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Fearful in the Saddle?

I recently read the results of a poll taken by Horse & Rider magazine. Apparently, 71% of respondents reported being fearful in the saddle “sometimes” or “often”. I was shocked! Are there really that many of us astride our equine companions who consistently ride with fear in our hearts?

A quick Google search turns up page after page and article after article about this subject. Obviously, it is far more prevalent than I initially realized. Where is this fear coming from? Is it primarily because of fear of injury? A Horse & Rider article I read indicated a rider doesn’t need to have their own wreck to become fearful. Simply knowing someone else that was seriously injured can be enough to instill fear.

Google also provides evidence that athletes involved in other sports can experience fear of returning to their beloved sport after an injury. An article by Sports Health has this to say:

A sports injury has both physical and psychological consequences for the athlete. A common postinjury psychological response is elevated fear of reinjury.

Understanding fear with sports in general

My daughter, Laura, was an accomplished gymnast in her early years. She trained hard and devoted many hours a week to the sport. Ultimately, she had to quit because her feet didn’t hold up to the abuse. She is 34, and she still has some chronic back pain and other residual issues related to her gymnastics. And yet, she loved it and remembers it as a huge chapter in her childhood.

I don’t remember ever asking Laura if she experienced fear while participating in her favorite pastime. So I did… and this was her response:

I wasn’t a risk-taker so learning new skills made me really anxious. I was also fearful while running because of my asthma. Summers in gymnastics were so brutal for me and I had insomnia for a while because of fear.

Her gymnastics years were spent in hot, humid Kansas. Before each workout, the girls had to run outside. She often struggled to get a good breath.

She continues to battle asthma. In fact, it was her asthma that prevented her from ever enjoying horses with me. She rode a few times until she had a severe asthma attack in the tack room. She did share with me that she never felt fear when she was on a horse… but she had very few opportunities to do that.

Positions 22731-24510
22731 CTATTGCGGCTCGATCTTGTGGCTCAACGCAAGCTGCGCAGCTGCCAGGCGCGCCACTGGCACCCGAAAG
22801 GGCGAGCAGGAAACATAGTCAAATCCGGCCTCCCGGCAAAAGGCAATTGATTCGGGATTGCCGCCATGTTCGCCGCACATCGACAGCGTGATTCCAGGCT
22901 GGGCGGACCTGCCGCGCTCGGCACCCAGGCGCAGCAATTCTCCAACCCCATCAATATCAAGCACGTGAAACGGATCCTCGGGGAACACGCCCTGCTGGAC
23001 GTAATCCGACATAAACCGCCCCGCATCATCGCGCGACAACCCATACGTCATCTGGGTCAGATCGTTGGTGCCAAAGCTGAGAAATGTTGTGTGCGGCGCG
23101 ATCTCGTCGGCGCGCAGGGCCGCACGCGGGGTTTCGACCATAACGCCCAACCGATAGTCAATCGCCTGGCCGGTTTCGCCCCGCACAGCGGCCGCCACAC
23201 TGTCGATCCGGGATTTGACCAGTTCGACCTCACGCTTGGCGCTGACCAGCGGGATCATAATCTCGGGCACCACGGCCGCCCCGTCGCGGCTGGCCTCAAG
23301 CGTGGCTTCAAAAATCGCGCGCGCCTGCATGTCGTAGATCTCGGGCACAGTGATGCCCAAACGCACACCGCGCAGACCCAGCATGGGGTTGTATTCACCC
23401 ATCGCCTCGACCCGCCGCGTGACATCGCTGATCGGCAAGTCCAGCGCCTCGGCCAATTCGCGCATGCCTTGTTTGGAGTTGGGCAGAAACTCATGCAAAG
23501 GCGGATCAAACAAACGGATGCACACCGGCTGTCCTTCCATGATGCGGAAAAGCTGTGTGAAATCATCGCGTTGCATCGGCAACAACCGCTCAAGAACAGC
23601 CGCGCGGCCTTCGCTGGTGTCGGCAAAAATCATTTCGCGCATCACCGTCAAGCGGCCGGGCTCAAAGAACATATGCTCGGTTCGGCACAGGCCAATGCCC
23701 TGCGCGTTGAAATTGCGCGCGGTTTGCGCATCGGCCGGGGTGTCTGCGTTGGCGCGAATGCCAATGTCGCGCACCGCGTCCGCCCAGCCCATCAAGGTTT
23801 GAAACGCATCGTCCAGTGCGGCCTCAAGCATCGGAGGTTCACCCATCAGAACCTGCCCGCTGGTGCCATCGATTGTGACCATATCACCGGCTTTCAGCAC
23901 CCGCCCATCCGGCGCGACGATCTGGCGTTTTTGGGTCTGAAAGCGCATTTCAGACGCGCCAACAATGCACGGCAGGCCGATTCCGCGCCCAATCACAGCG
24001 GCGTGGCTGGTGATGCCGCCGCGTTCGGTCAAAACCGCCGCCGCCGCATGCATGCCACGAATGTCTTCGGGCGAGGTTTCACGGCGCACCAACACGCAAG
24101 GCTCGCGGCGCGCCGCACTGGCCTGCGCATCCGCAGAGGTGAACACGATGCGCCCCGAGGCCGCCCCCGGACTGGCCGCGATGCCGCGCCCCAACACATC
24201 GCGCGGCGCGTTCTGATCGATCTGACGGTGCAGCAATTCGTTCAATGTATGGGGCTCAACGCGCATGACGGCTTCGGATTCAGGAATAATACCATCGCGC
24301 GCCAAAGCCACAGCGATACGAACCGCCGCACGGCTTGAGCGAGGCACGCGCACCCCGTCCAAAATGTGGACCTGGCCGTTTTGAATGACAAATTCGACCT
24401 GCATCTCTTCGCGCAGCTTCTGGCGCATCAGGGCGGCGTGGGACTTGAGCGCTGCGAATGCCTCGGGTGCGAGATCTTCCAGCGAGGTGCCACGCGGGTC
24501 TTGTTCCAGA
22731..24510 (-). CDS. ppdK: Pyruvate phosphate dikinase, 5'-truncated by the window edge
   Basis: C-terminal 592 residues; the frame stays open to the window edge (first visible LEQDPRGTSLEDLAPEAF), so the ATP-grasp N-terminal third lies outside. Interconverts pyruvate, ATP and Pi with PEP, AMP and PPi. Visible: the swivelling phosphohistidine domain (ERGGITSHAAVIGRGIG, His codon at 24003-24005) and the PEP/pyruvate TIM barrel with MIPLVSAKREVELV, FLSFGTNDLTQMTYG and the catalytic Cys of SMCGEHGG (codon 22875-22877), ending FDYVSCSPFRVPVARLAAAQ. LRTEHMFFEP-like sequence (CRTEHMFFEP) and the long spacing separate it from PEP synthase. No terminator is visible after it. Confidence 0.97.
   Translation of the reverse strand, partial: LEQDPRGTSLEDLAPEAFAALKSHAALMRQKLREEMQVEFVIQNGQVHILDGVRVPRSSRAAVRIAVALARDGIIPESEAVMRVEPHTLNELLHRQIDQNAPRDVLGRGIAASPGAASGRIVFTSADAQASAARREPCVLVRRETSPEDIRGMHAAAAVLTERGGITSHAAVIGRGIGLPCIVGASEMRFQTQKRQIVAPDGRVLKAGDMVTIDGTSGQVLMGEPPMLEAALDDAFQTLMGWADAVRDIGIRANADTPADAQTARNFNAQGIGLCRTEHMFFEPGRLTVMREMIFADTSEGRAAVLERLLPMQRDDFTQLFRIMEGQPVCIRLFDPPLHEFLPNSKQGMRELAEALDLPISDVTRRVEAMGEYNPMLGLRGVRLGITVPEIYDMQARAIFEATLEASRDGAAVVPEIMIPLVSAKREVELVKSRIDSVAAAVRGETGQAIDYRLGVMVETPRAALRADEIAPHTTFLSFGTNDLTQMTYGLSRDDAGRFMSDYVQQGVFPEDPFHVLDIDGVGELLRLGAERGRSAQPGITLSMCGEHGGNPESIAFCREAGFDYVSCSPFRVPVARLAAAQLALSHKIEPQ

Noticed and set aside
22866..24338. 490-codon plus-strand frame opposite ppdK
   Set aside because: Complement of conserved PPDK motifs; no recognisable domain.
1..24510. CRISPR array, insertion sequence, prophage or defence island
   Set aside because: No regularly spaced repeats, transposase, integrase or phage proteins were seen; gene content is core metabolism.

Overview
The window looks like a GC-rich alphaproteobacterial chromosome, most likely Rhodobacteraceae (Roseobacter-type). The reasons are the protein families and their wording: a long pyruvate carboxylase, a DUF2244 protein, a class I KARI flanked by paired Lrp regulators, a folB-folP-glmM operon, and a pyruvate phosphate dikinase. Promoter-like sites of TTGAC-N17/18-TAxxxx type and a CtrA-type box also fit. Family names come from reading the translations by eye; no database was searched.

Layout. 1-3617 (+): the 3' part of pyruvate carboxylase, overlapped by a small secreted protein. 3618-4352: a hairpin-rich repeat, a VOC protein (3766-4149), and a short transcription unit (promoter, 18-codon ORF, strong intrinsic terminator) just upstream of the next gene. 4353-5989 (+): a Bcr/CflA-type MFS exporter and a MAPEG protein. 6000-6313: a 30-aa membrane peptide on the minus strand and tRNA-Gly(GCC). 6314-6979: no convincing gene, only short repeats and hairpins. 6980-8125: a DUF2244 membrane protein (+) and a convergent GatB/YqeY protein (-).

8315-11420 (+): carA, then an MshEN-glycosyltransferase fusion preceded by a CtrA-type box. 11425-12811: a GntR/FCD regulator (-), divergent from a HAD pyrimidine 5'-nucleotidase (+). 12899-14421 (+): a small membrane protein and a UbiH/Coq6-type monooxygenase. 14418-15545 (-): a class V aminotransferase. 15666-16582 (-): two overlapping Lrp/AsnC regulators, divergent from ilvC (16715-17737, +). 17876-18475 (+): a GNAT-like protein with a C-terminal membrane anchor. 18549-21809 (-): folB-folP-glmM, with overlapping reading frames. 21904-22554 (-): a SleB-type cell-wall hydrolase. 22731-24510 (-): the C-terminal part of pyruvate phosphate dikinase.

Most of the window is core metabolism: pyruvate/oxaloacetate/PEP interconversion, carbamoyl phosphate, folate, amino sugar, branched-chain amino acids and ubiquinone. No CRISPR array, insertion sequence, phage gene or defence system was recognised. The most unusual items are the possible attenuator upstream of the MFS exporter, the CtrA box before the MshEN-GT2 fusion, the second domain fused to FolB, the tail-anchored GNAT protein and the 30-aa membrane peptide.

Self-imposed expectations coupled with real physical limitations

I asked her what motivated her to stay in gymnastics.

I stayed in gymnastics for a lot of reasons. One was that I loved it. Another was that it was my identity and I didn’t know who I was without gymnastics. I also put a lot of pressure on myself to get a college scholarship to repay you guys for all the time and money you poured into me. That was never anything that you guys communicated to me in any way, it was just an unhealthy pressure that I put on myself. I would never have changed anything I did with gymnastics. It still remains one of the most important chapters of my life.

My fear over running was definitely different than fear of learning new skills but I suppose both were a fear of safety. My fear of running was more of anxiety which then made my asthma worse. I suppose my fear of learning new skills was also anxiety. Honestly, I think the fear of running was about 75% of my issue with summers and the other 25% was learning new skills. I absolutely loved the perfecting of skills I had already attained which was why I loved competing so much. The learning of new skills part of gymnastics was never my favorite.